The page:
People often ask me what draws me to county courthouses instead of some age-appropriate hobby like video games or riff-raff. First and foremost, it’s the architecture! I’m also smitten with these buildings because of the sense of identity they provide a community- I spent many hours in the backseat of a car being shuttled to relatives’ homes across Indiana and literally learned about my surroundings by examining their courthouses as we drove past. Finally, I value the sense of permanence our historic courthouses project; not only with regards to the buildings themselves, but in terms of the institutional ideals they reflect. Of course, some courthouses invoke a sense of durability more than others. Case in point- Greene County’s in Xenia, Illinois.
In thirty years, I’ve only participated in one tornado, which was on June 6, 2010. I was back from college for the summer, helping manage the Subway outpost in rural Yorktown, Indiana that I’d worked at throughout high school. It was a dead Sunday since the new median a recent highway project installed meant the church across the street couldn’t easily turn in after service for a footlong Italian BMT, so my colleague and I were spending a leisurely afternoon throwing sandwich knives at a target we’d drawn on a box full of the previous day’s bread. All of the sudden -as if Al Roker flicked a switch- the sky darkened, the wind began to howl, and the SRN-2001 in the field just behind us wound up and wailed to life. Crap- tornado!
Legends hold that my hometown of Muncie is impervious to twisters due to the way the river plods through the city- something about how the Indians who settled here viewed the circle as a spiritual form and that the curve of the river retains some of those mystical properties1. It’s all hokum -bullshit- as the EF-1 tornado that smacked into the historic Muncie Central Fieldhouse in 2017 would gladly attest if given the opportunity. Nevertheless, Muncie’s been very lucky over the years, even avoiding any damage that the 1974 super outbreak wreaked across the midwest. Other cities -and their courthouses- weren’t so fortunate.
What’s the super outbreak, you ask? It was the second-largest tornado epidemic ever recorded in a single 24-hour period. From April 3, 1974 through the 4th, 148 damn tornados sprung up in 13 midwestern states and Ontario, killing 319 people, injuring nearly 5,500 more, and causing $4.6 billion in damages in terms of today’s money2. I hate attempting to quantify a tragedy- it’s not my place to turn lives, livelihoods, and community stalwarts into numbers or cynical prose to being agog, and that’s to say nothing of placing any statistic on tenterhooks. But one of the storms -an F5- tore through Xenia and ruined the city. 1,400 buildings were destroyed, 1,300 people were injured, and thirty-three residents lost their lives3. Though it sustained damage to its roof, cornices, clock faces, and gargoyles, Samuel Hannaford’s seventy-five year old courthouse survived the storm. Remarkably, the 18×10 stained glass window next to the judge’s bench in the courtroom even managed to stay in one piece thanks to the protection of a simple storm window4.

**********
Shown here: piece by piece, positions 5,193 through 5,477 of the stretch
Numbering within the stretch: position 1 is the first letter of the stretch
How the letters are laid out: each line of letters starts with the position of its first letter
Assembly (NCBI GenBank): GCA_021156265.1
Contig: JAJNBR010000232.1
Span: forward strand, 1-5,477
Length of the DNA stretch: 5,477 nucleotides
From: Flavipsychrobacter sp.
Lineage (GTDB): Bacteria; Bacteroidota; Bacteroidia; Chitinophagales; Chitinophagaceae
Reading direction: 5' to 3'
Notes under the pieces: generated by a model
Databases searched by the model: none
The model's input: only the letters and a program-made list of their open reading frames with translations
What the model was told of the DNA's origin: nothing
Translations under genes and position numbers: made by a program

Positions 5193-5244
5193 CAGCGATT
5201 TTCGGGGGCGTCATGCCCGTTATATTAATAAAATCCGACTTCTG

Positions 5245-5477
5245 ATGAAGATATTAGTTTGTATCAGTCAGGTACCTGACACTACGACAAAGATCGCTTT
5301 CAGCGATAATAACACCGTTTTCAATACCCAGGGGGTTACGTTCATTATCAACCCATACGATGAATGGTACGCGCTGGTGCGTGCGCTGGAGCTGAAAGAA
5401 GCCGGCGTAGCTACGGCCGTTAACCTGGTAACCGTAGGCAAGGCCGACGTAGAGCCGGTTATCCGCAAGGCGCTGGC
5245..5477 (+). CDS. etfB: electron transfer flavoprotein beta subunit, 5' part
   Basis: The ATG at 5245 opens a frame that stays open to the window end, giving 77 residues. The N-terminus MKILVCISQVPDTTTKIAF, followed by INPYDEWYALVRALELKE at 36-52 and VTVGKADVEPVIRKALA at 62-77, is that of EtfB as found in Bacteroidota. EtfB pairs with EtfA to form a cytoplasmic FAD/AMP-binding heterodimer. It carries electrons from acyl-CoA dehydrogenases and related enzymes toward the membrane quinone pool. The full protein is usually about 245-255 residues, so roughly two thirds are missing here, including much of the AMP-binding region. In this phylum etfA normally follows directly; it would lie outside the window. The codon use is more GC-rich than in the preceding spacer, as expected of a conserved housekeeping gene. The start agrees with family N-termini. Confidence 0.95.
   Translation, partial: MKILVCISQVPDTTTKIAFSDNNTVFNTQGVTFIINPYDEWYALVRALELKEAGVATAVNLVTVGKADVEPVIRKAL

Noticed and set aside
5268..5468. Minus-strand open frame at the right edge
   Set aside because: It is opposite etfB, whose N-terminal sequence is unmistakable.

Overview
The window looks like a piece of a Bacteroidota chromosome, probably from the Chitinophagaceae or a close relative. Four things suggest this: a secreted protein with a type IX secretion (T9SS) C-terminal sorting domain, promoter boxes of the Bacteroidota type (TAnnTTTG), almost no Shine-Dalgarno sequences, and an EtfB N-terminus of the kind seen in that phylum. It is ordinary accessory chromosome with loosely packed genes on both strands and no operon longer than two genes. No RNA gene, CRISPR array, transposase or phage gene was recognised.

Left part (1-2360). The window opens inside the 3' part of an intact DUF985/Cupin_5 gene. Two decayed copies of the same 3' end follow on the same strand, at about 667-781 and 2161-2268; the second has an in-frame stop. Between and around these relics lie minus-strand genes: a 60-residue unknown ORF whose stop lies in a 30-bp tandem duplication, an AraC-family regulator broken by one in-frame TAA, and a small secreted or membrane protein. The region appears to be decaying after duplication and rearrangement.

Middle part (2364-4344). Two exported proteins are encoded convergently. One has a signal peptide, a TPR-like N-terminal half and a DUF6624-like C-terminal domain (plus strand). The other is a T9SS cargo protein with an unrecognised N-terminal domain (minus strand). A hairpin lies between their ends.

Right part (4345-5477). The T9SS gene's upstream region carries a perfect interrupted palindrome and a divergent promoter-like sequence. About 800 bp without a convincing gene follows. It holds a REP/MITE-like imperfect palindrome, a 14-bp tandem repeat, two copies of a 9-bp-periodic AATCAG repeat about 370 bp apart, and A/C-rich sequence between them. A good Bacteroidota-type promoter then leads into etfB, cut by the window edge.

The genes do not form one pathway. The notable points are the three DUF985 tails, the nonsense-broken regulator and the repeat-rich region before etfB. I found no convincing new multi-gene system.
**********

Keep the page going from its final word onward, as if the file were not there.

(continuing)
Now, Richardson Romanesque courthouses make up a healthy portion of this blog’s content. That’s because there are an absolute crap-ton of them! Back in the 1890s, architects and county commissioners alike loved their sturdy appearance, garnered from the use of heavy stone blocks, recessed entrances, square clock towers, and fortresslike massing. If you’ve ever seen a courthouse that reminds you of a castle, you’ve seen a Richardson Romanesque model! That Xenia’s courthouse survived a tornado seems to justify some of the bombast often used to describe structures erected in this style, and I doubt that any of its predecessors would have been so lucky, especially since the first courthouse in Greene County were built of logs. And we all know that houses of sticks -just like houses of straw- are no match for any manner of huffing or puffing.